Nobody likes a long flight. Still, for teens and children who are unaccustomed to flying, there are some unique challenges ahead of a flight. It’s difficult enough to get comfortable and maintain some sense of entertainment when you’re an adult but imagine being an antsy teen! My two boys are now 17 and 15 and seasoned travelers. We fly at least once a year, usually twice, including long-haul flights, so I have some insight into the matter.
What every teenager should consider bringing aboard a flight -
- Pillow and blanket
- Snacks and water
- Some chewing gum
- “Freshening Up” Gear
- Comfortable Clothes
- Extra cash (for the airport)
- Entertainment items (books, music etc.)
Comfort and entertainment are two priorities that need to be taken into account, for sure. Your teen will need to be comfortable enough to get some shut-eye if the flight is going to be a long one. They also need something to keep their mind off of the flight, especially if they have a fear of flying, or if it's just a long dull flight.
If you’re wondering how you can best accommodate your teen, rest assured that it’s really not so complicated! Check out this list of essential and optional carry-on items that will help your teen have the most comfortable flight experience possible. We’ll also include a few tips to take some of the stress out of the situation.
Settle in and Get Comfortable
The most important aspect of any flight, but especially a long one, is comfort. People who are uncomfortable on flights become impatient and agitated. Nobody wants to get their trip started on a sour note, so plan ahead of time to make sure that your teen will be comfortable while in the air.
Pillow and Blanket
You’re allowed to bring your own blanket and pillow onto most commercial flights. Some airlines will provide these for their guests, but there’s no guarantee of this. Even if they do, you might not find the material very comfortable. Bring a spare pillow and blanket from home to optimize your teen’s comfort.
A travel pillow that’s designed specifically for airplane use is a great pillow option for all. Some travel pillows are even inflatable, making them easy to carry and use as needed. If you don’t already own one, your teen can purchase one inside the airport, but this could get expensive. If there's still time, you may want to order one and bring it with you. Here's a popular choice from Amazon -
Or you may want to check out this amazing inflatable pillow which allows you to fall asleep in various positions, including while watching a movie on your phone -
Snacks and Water
Hunger and thirst can make a long, arduous flight feel even more unbearable. A few snacks in the carry-on can be quite helpful in curbing hungry stomachs and dry mouths.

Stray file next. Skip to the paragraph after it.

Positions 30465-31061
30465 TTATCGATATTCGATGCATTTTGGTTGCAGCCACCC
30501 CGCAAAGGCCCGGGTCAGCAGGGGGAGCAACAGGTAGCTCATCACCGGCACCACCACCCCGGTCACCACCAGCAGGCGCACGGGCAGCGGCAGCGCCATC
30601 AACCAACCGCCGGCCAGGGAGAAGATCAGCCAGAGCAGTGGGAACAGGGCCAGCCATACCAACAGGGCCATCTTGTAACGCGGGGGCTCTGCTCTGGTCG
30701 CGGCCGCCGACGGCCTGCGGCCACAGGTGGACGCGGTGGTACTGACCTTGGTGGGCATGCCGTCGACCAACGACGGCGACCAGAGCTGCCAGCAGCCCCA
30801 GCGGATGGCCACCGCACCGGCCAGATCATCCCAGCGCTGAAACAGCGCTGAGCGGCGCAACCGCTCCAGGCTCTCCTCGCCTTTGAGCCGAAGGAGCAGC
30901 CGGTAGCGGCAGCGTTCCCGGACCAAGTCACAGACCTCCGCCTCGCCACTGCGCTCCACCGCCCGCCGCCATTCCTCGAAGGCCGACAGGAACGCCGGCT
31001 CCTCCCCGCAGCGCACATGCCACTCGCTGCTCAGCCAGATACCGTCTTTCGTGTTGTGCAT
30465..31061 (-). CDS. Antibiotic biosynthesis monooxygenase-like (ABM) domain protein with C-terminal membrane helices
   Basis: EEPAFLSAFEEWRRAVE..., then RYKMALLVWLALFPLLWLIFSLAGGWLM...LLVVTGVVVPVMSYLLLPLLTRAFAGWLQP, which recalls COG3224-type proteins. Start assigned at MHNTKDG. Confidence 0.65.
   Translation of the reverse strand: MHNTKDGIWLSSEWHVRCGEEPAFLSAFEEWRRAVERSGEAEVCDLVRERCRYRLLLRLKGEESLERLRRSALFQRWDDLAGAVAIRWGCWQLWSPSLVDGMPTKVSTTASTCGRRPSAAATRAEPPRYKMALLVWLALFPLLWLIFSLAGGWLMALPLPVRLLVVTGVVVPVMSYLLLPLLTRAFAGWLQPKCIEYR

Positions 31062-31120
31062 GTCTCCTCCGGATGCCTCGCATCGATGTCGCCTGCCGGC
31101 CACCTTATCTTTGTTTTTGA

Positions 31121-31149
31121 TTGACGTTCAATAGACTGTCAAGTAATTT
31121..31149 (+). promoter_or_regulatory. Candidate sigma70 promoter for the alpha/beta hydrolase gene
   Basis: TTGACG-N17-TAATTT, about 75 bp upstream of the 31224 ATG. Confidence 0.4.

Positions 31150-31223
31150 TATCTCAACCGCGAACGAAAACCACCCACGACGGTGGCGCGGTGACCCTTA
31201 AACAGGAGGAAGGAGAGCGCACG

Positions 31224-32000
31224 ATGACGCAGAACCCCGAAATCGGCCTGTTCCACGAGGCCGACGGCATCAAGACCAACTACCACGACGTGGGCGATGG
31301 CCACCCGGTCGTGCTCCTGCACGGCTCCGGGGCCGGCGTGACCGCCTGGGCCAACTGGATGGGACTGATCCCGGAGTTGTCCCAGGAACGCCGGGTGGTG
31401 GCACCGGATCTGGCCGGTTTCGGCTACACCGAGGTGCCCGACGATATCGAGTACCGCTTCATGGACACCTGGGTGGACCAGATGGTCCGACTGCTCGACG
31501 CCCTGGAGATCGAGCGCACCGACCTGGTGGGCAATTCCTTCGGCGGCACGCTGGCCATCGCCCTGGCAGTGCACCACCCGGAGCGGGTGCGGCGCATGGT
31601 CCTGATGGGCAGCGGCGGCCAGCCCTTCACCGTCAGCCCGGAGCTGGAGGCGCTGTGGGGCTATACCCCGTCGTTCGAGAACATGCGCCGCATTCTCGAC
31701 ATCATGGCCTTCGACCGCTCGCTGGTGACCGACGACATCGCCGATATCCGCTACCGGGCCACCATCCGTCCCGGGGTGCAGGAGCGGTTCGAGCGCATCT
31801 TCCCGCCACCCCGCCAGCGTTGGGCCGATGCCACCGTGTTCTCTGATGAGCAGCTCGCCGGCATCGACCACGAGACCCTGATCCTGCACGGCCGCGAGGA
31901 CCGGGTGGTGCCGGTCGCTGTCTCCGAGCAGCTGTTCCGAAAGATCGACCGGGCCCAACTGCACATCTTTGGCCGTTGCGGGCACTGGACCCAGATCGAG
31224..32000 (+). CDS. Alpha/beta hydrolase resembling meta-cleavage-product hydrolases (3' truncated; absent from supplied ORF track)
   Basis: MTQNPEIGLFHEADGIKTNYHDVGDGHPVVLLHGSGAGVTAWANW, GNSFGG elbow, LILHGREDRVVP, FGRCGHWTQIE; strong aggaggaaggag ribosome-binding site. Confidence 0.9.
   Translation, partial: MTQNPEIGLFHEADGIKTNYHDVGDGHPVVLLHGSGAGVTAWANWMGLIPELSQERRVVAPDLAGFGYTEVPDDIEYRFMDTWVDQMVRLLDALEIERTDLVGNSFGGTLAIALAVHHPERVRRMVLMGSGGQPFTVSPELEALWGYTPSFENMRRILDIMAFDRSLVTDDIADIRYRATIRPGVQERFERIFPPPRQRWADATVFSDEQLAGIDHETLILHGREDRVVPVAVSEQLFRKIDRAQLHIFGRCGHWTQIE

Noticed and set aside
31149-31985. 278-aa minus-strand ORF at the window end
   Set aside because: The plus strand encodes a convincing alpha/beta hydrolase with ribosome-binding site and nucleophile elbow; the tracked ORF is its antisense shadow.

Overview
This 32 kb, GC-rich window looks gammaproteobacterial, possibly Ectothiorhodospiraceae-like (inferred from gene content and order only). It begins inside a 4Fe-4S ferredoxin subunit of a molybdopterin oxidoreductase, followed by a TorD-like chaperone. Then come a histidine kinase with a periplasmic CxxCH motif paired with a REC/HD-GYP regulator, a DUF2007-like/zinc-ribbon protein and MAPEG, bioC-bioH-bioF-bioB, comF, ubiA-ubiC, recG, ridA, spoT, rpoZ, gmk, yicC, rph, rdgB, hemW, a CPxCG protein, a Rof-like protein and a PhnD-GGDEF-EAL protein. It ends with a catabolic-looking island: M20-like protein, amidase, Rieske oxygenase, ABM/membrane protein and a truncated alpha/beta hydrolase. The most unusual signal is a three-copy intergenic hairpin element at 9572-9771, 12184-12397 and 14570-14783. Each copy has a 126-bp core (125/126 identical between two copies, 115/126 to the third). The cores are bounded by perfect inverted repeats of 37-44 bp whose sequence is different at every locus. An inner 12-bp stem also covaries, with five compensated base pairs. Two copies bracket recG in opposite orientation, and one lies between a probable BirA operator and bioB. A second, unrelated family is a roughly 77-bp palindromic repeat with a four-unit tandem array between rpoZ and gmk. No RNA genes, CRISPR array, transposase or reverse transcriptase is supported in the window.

Depending on the airline and route, food and beverages may or may not be served during the flight. Even when they are served, not all kids like airplane food. My own included. We always bring extra snacks and water for my two teenagers.
Bottled water and dry snacks, like chips or crackers, are a good option because you don't have to use them if no one is thirsty or hungry and they won't spoil. For long flights, we usually pack a few sandwiches as well. We try to avoid smelly foods and allergens such as peanuts, for the benefit of other passengers.
Before you get to the airport or once you’re inside and waiting for your flight, purchase some gum. Ear-popping in the air can be incredibly obnoxious, but it occurs very commonly in the air. Chewing gum can help alleviate the discomfort that this causes.
“Freshening Up” Gear
Over the span of a long flight, a person can start to feel less than refreshed. Consider adding these items to your carry-on (not just for teens!):
- Facial tissues
- Hair ties and a brush or comb
- Toothbrush and toothpaste
- Headache medicine, just in case
- Pads or tampons, if necessary
- Eye drops (for those who suffer from dry eyes)
- Lip balm
- Hand lotion
Having these items on hand will make it easy to feel clean and manage other needs from the convenience of your carry-on.
A person can feel tempted to dress up for the purpose of a flight. They may wear things that they’d normally wear on the ground but aren’t practical in the air or while traversing an airport. Clothing that might not be practical to wear for a flight includes high heels and tight, restrictive jeans.
Here's what my teenaged boys wear for long flights -
- Loose-fitting tee shirts.
- A sweater to layer over it, in case they get cold.
- Sweat pants (girls can choose yoga pants or tights) that allow a range of movement and no restrictive materials.
- Crocs as their comfortable, worn-in shoes. Another benefit of crocs is that you can take them on and off instantly, which may be required during security checks. But any comfortable shoe will do.
Keep Aside a Little Spending Cash
On long flights, we often need to change planes, which could mean we get to hang around an airport for several hours at a time. Where possible, we give the boys some cash so they can wander around the shops and buy some additional local snacks or anything else they fancy.
That's not always an option when the stop is in Europe and we don't have local currency. US dollars work in some places, but not all. When that happens, I go around with the kids and pay with my international credit card.
Bring Something to Help Kill the Boredom
Let’s face it: No matter how excited a person is to get to their destination, long flights are dull. This can’t be prevented necessarily, but there are things that your teen can bring onboard to provide much-needed entertainment.
Most modern airplanes have entertainment systems with a selection of in-flight movies. They usually have exceptionally lousy computer games there as well. We've learned not to count on in-flight entertainment.